A house is not just a house, it is a home – a place that shelters, protects, and nurtures. It offers a safe space for the people inside to thrive and supports their personal and professional development.
We believe affordable housing is not a hand out. It’s a hand up. It gives families’ the ability to reimagine their future without the high cost of rent.
In San Gabriel Valley, the need for affordable housing is apparent. The cost to rent or purchase housing has become less affordable for millions of Californians. What needs to be known is the impact affordable housing can make to families and the community.
Affordable Housing is Great for Kids
Stable, affordable housing is important for children’s future. A study done by Boston College and the MacArthur Foundation detailed how poor quality housing is tied to children’s emotional and behavioral problems.
The National Low Income Housing Coalition reported poor housing quality and residential instability are the strongest predictions of behavioral problems among low-income children.
“Addressing housing affordability is the most cost-effective way of lifting people out of poverty, for reducing childhood poverty and increasing economic mobility, says Sarah Mickelson, senior director of public policy at the National Low Income Housing Coalition.”
For children, a stable place to call home gives them an adequate space to study and the possibility to make a better future for themselves. With a room for a small desk and parent’s ability to spend more time with their children – all of these benefits can lead to a happier and healthier family.
It Builds Sustainable Communities
The need for affordable housing is imperative, not only for families who rely on housing, but neighborhoods. Having affordable housing developments in neighborhoods bring a positive impact on the surrounding communities. SGV Habitat works with city governments, housing organizations, and community advocates to create communities for families to thrive in.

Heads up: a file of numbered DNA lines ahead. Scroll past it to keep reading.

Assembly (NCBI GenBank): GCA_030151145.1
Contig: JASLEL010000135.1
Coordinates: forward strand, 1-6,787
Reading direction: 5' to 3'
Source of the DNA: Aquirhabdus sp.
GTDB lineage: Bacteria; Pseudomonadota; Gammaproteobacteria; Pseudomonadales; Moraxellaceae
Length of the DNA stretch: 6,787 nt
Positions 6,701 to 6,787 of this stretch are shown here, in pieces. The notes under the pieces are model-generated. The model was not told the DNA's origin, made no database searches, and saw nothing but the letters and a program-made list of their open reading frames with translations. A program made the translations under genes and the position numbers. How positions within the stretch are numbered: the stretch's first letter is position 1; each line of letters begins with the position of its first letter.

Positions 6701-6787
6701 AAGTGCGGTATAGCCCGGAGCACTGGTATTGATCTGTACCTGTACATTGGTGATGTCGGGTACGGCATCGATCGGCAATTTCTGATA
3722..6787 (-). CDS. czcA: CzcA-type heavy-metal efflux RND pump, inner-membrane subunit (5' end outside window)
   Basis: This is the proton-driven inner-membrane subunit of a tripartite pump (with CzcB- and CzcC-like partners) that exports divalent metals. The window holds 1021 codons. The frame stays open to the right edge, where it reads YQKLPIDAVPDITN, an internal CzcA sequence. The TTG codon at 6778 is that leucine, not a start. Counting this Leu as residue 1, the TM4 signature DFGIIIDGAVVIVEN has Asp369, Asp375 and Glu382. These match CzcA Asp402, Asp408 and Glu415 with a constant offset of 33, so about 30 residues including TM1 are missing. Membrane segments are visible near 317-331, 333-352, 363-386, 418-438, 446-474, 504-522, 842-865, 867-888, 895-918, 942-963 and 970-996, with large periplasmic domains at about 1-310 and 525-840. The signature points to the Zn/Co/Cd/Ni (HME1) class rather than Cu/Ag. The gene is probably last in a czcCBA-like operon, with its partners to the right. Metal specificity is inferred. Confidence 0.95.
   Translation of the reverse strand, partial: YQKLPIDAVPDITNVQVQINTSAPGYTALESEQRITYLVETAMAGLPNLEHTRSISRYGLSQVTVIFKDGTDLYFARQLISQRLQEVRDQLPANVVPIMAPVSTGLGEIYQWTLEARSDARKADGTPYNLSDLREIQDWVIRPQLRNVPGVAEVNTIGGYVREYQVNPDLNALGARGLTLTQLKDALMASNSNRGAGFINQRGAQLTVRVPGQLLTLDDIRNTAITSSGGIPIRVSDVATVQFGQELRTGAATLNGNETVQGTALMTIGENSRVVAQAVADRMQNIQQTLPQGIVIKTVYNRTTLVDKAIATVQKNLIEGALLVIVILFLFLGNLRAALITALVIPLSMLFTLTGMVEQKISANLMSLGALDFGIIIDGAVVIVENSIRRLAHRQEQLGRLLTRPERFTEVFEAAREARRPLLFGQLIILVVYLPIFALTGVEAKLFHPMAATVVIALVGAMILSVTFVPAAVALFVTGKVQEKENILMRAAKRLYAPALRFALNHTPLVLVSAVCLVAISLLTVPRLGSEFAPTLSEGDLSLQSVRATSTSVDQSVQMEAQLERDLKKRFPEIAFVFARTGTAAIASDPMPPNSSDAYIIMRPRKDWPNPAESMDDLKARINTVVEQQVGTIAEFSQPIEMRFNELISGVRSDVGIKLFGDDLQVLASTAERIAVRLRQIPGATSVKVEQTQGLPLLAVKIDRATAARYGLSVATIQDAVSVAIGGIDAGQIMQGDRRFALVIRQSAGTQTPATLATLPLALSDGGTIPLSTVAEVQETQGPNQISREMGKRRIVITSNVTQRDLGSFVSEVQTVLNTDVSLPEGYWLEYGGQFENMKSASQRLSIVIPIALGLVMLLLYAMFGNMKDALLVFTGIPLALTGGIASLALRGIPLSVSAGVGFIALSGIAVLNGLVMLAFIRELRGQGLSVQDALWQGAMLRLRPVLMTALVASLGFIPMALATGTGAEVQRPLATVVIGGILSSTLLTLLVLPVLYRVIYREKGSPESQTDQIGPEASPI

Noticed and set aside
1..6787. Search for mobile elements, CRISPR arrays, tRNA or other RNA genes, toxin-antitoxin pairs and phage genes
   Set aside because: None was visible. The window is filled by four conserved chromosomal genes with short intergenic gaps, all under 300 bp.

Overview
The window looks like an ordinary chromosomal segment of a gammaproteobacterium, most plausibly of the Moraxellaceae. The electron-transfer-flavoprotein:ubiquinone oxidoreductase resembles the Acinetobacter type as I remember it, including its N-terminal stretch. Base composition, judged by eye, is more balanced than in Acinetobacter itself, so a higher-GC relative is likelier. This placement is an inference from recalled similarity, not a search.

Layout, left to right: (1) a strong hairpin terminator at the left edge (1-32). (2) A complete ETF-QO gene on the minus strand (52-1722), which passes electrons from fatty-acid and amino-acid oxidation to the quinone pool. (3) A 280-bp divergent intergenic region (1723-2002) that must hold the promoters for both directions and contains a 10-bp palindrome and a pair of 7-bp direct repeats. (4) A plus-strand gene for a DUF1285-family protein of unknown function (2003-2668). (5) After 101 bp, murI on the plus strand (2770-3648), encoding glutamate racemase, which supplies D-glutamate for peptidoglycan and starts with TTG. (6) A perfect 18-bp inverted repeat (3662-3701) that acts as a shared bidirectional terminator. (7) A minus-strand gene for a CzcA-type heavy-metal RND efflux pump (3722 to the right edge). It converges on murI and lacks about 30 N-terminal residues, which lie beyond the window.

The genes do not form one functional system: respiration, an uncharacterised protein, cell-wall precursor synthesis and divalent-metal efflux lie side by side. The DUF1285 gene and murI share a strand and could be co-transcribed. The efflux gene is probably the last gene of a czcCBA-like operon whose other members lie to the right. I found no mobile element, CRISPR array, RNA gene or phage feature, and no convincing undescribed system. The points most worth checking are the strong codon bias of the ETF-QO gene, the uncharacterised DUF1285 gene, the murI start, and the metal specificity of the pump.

Studies have shown affordable housing uplifts residents, encourages social connection, reduces overcrowding, increases adjacent property values, attracts businesses and jobs, and lowers crime rates.
There are many economic benefits of affordable housing. From increased spending, increased hiring, and increased taxes and revenue for local governments, affordable housing can help communities thrive as well. When families worry less about making rent, those living in affordable housing can spend more on more nutritious food and other essential items. Increasing the buying power for low-income families can mean steady income for local businesses, more job creations, and economic growth. This is proven as more and more shops, restaurants and healthcare facilities open where the NHP Foundation has properties.
Affordable housing developments encourage diversity by creating communities where people of different cultural, socio-economic, and educational backgrounds can unite. Diverse communities increase the knowledge of cultural sensitivity, fairness, and understanding of different backgrounds – ultimately creating a better community overall.
“Community-building investments that help neighbors from diverse backgrounds overcome their fears and suspicions and build positive social relationships across racial and ethnic lines may also help strengthen and stabilize newly diversifying neighborhoods and enable residents to enjoy the potential benefits,” according to a study by the Urban Institute.
By supporting affordable housing in your community, you will be helping a family finally buy their first home, children being able to study in their own rooms, build a stronger and more vibrant community, and much more.
How You Can Help
- Help sustain and expand the Healthy Homes initiatives at the federal, state and local levels, including public-private collaborative programs
- Strengthen enforcement of fair housing laws, including the Fair Housing Act and other state and local regulations prohibiting racial discrimination in housing markets
- Donate now to show your support to fix the housing crisis in the San Gabriel Valley and beyond